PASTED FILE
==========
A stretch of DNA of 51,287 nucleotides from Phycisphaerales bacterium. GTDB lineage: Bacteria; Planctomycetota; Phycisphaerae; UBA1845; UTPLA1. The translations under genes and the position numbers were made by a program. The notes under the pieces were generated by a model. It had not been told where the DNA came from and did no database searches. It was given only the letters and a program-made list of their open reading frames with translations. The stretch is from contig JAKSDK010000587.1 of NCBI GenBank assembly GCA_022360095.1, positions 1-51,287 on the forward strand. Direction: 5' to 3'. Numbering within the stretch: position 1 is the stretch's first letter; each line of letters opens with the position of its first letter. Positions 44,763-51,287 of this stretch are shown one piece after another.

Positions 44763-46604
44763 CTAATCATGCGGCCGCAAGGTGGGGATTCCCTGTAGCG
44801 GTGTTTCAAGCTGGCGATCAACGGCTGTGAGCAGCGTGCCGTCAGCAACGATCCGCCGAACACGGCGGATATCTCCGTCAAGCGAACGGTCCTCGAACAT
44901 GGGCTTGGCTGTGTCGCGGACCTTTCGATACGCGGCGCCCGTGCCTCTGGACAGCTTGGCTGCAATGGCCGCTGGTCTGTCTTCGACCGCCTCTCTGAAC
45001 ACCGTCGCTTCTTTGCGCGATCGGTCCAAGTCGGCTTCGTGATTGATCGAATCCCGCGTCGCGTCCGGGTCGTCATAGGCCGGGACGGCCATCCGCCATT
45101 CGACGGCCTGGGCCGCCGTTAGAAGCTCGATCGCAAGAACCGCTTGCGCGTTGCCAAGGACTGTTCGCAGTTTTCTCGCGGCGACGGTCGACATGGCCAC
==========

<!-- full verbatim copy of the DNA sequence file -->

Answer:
A stretch of DNA of 51,287 nucleotides from Phycisphaerales bacterium. GTDB lineage: Bacteria; Planctomycetota; Phycisphaerae; UBA1845; UTPLA1. The translations under genes and the position numbers were made by a program. The notes under the pieces were generated by a model. It had not been told where the DNA came from and did no database searches. It was given only the letters and a program-made list of their open reading frames with translations. The stretch is from contig JAKSDK010000587.1 of NCBI GenBank assembly GCA_022360095.1, positions 1-51,287 on the forward strand. Direction: 5' to 3'. Numbering within the stretch: position 1 is the stretch's first letter; each line of letters opens with the position of its first letter. Positions 44,763-51,287 of this stretch are shown one piece after another.

Positions 44763-46604
44763 CTAATCATGCGGCCGCAAGGTGGGGATTCCCTGTAGCG
44801 GTGTTTCAAGCTGGCGATCAACGGCTGTGAGCAGCGTGCCGTCAGCAACGATCCGCCGAACACGGCGGATATCTCCGTCAAGCGAACGGTCCTCGAACAT
44901 GGGCTTGGCTGTGTCGCGGACCTTTCGATACGCGGCGCCCGTGCCTCTGGACAGCTTGGCTGCAATGGCCGCTGGTCTGTCTTCGACCGCCTCTCTGAAC
45001 ACCGTCGCTTCTTTGCGCGATCGGTCCAAGTCGGCTTCGTGATTGATCGAATCCCGCGTCGCGTCCGGGTCGTCATAGGCCGGGACGGCCATCCGCCATT
45101 CGACGGCCTGGGCCGCCGTTAGAAGCTCGATCGCAAGAACCGCTTGCGCGTTGCCAAGGACTGTTCGCAGTTTTCTCGCGGCGACGGTCGACATGGCCAC